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What is in that software package?

In the last post we discussed the importance of knowing what components go into a software package. Knowing this helps with testing, maintenance, and security of that code, and will reduce the risk to your business of a software supply chain security problem.  

In this post we are going to look at SBOMs—software bills of material—and how they can help by identifying software components. 

What is an SBOM? 

An SBOM is essentially a machine-readable list or catalogue of the details and relationships of components used in building software. SBOMs are now required by US Government procurement, and so are highly likely to spread across industries. While not yet required here in the UK, the National Cyber Security Centre is recommending the use of SBOMs, as do equivalent organisations around the world.   

What is in an SBOM? 

The US National Telecommunications and Information Administration (NTIA) has specified the minimum elements for an SBOM. 

So that you, the consumer of an SBOM, can use them effectively, SBOMs are expected to include at least: 

  • Supplier name 

  • Component name and version 

  • Any other unique identifier to help the SBOM consumer (you) find components in key databases 

  • Dependency relationship (usually ‘includes’, for example, X includes component Y) 

  • Author name (author of SBOM data, usually but not always the software supplier) 

  • Timestamp (SBOM creation date and time) 

  • How the SBOM was created (typically which tool; manual creation is possible, but time-consuming). 

In addition: 

  • The SBOM must be in one of three formats, so it can be machine readable 

  • A new SBOM must be generated 

  • with each new software version, so it is up to date 

  • if the original version contained an error 

  • or if the creators learn more information about the components 

  • The SBOM should include all top-level components and all transitive dependencies; and the SBOM must also explain where dependency relationships probably exist but are not yet known. 

Other useful information that could be included might be, for example, the licensing status. 

What are the benefits of an SBOM – as a producer? 

Using SBOMs as a producer means that the software company will be able to: 

  • Improve development and testing by understanding the dependencies and identifying potential vulnerabilities in the product 

  • Potentially reduce the number of libraries called, and therefore the extent of potential vulnerabilities 

  • Demonstrate knowledge of the code content and quality, possibly earning preferential treatment as a supplier 

What are the benefits of an SBOM – as a consumer? 

Using SBOMs as a consumer means that you will be able to: 

  • Know what you’ve got, and improve development and testing with a common understanding of software content and dependencies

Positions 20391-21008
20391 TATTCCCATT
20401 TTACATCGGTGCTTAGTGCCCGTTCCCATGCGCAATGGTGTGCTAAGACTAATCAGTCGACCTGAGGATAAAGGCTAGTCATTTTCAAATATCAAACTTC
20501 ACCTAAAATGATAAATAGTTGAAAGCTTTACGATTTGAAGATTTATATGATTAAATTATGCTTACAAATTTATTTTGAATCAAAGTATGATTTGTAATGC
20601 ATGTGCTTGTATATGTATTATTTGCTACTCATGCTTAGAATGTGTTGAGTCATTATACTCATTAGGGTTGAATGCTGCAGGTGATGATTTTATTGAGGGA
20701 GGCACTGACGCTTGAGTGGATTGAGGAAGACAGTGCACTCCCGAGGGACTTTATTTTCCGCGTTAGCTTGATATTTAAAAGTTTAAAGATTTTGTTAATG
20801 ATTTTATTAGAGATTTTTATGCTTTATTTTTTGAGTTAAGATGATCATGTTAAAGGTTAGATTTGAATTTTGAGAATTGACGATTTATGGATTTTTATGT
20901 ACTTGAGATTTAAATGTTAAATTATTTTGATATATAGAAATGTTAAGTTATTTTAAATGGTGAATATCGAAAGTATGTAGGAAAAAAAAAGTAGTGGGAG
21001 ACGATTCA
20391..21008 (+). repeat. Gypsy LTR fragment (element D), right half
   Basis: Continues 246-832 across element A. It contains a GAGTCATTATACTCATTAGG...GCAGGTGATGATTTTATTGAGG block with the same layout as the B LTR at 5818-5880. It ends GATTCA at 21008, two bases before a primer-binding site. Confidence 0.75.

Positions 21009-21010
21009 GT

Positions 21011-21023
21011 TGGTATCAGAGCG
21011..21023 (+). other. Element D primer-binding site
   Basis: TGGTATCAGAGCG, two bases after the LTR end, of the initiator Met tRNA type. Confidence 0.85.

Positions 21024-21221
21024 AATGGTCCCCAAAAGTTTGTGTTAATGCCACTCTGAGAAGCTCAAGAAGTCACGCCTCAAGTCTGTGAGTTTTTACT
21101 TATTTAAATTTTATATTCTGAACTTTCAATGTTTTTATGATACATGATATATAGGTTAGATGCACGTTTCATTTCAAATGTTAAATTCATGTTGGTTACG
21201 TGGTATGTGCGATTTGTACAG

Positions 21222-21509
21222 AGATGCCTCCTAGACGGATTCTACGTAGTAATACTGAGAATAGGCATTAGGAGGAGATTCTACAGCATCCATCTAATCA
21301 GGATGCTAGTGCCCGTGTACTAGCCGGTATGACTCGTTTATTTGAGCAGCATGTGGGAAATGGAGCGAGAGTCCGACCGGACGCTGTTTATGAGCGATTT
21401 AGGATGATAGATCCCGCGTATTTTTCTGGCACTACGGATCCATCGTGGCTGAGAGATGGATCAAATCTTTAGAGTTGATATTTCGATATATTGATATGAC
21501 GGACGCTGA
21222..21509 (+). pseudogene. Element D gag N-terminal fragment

• Track vulnerable components and plan remediation to improve security 

  • Understand your legal position regarding licensing and use of external code components. 

What else do I need to know? 

Whether consumer or producer of SBOMs, there are things you’ll need to bear in mind. 

  • A new SBOM will be required whenever the codebase changes 

  • An SBOM contains sensitive information, so storage and access should be controlled and secure 

  • They may not capture all the dependencies so may not include enough information to capture all the vulnerabilities in the codebase 

  • They are not yet always produced to the same standard: they may not always be compliant with the NTIA requirements, or they may have been produced in inconsistent ways (NTIA is the US National Telecoms and Information Administration agency) 

  • They are not easy to manage for smaller businesses, and there is not yet an established ecosystem, though this is changing. 

Any tips for how to manage the SBOMs? 

SBOMs available in your business could quickly get out of control, as new ones should be issued along with every new version of software. Tips to control this proliferation of documentation include: 

  • Creating a central repository 

  • Automate the generation and management of SBOMs if possible; there are an increasing range of tools available to help with this 

  • Consider the security of the SBOM (for both storage and transmission) because it contains sensitive information that could be used in an attack 

  • As the consumer of SBOMs 

  • ask for an SBOM for all incoming software and software components (including software-as-a-service applications), to maximise the value of the knowledge base you are creating in your repository 

  • actively analyse the information provided as part of your risk management process, to assess and mitigate the risks in your software supply chain 

  • As the creator of SBOMs: 

  • choose one of the three standard formats, and be consistent about which one you use 

  • schedule regular updates to make sure that they are accurate and up to date; you should revise the relevant SBOM every time you create an update to the software 

  • add as much metadata as possible to your SBOM, to make it easier for the consumer of your SBOM  

  • use the SBOM to reduce the redundancies in your codebase; create a standard list of components 

  • use the SBOM to validate your compliance with any licensing requirements for the components you are using 

Remember that an SBOM is primarily a catalogue of components; what you do with that catalogue will be the topic of our next blog post: how to make use of SBOMs.

If you’d like more information, or to discuss how CSP could help you with the security of your supply chain—or any other cyber security issues that are worrying you—contact us on 0113 5323763.

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